But these “relentless attacks” are gaining steam, especially since it’s an election year and laws could significantly change if a Republican takes office.

On Monday night at the Republican National Convention, the Republican Party approved its 2016 party platform, which included changing the structure of the CFPB.

“The worst of Dodd-Frank is the Consumer Financial Protection Bureau, deliberately designed to be a rogue agency. It answers to neither Congress nor the executive, has its own guaranteed funding outside the appropriations process, and uses its slush fund to steer settlements to politically favored groups,” the Republican platform states.

“If the Bureau is not abolished, it should be subjected to congressional appropriation. In that way, consumer protection in the financial markets can be advanced through measures that are both effective and constitutional,” the Republicans state. “Any settlements arising from statutory violations by financial institutions must be used to make whole the harmed consumers, with any remaining proceeds given to the general Treasury. Diversion of settlement funds to politically connected parties should be a criminal offense.”

The platform also reiterated several points of the recently released Republican-crafted plan to repeal and replace the Dodd-Frank Wall Street Reform and Consumer Protection Act.

Part of that plan involves changing the structure of the Consumer Financial Protection Bureau to replace the agency’s director, a position currently filled by Cordray, with a bipartisan commission, and changing the CFPB’s funding mechanism to bring the agency’s budget under Congressional oversight.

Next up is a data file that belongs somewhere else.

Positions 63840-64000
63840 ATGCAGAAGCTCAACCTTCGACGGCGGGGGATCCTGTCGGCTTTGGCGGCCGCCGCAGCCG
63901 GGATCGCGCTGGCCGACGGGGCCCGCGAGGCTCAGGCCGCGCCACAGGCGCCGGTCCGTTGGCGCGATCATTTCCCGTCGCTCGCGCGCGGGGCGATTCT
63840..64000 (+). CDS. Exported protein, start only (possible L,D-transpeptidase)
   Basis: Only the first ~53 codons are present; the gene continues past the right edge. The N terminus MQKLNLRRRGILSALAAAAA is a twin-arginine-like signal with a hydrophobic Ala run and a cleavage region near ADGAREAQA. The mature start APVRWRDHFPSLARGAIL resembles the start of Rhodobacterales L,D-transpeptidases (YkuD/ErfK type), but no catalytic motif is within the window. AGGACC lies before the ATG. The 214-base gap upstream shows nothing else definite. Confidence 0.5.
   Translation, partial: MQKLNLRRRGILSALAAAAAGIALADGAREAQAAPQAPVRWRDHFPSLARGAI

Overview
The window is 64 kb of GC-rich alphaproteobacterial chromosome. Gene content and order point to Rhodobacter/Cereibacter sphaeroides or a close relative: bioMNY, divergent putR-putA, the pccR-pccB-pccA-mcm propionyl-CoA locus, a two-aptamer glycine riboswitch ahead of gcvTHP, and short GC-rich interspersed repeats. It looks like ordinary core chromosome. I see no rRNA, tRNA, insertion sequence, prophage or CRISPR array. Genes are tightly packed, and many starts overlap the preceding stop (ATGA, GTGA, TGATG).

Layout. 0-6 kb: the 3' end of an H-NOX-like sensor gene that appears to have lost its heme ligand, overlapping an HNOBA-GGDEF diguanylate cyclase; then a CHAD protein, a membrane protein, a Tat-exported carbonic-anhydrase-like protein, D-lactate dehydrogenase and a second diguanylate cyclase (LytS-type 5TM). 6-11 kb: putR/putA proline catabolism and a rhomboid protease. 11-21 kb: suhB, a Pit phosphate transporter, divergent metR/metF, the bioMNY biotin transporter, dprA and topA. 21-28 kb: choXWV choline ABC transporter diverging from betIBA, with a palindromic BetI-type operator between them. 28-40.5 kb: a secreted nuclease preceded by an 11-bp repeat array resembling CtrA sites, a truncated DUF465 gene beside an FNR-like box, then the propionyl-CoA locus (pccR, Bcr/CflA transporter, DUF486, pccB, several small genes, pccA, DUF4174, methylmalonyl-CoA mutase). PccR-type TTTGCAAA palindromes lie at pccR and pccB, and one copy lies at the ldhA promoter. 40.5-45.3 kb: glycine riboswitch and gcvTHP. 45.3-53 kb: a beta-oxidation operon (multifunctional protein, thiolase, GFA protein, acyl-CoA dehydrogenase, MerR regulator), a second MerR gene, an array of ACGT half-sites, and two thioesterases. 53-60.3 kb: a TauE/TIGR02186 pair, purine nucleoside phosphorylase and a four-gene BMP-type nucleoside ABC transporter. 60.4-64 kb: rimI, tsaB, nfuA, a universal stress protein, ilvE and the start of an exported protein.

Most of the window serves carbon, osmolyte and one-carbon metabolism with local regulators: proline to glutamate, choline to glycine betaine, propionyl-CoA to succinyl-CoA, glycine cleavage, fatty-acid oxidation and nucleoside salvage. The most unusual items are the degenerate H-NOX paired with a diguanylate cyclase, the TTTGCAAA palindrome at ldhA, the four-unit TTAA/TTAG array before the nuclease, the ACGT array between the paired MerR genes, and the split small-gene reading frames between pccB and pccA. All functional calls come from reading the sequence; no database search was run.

Jennifer Lee, a partner at the international law firm Dorsey & Whitney in its banking and financial services practice and a former CFPB enforcement attorney, gave a little more insight to the way the bureau operates and how it plans to operate should it make it to its six-year anniversary.  

“The reason the CFPB is one of the most powerful and aggressive agencies in the country is because of the broad grants of statutory authority in Dodd-Frank, plus the manner in which the Bureau has exercised them. It is a constant feedback loop — with each successive new development, the agency gets emboldened to do more. The current appetite for increased enforcement is not going to change, and the prolific agency will continue ramping up its litigation docket in the coming years, regardless of what happens in the elections this fall,” Lee says.

“The agency's genetic makeup -- embedded in its culture and internal structure — is set up to continue pursuit of aggressive consumer protection measures regardless of external Hill pressure,” Lee says.

“Rather than regulatory or legislative pushback, the industry will be well-served to closely watch what federal judges do to reign in the authority of the CFPB, which is also more frequently being challenged in litigation as a natural consequence of many factors, including non-public investigations ripening into public actions these last five years,” Lee says.

For now at least, happy birthday CFPB.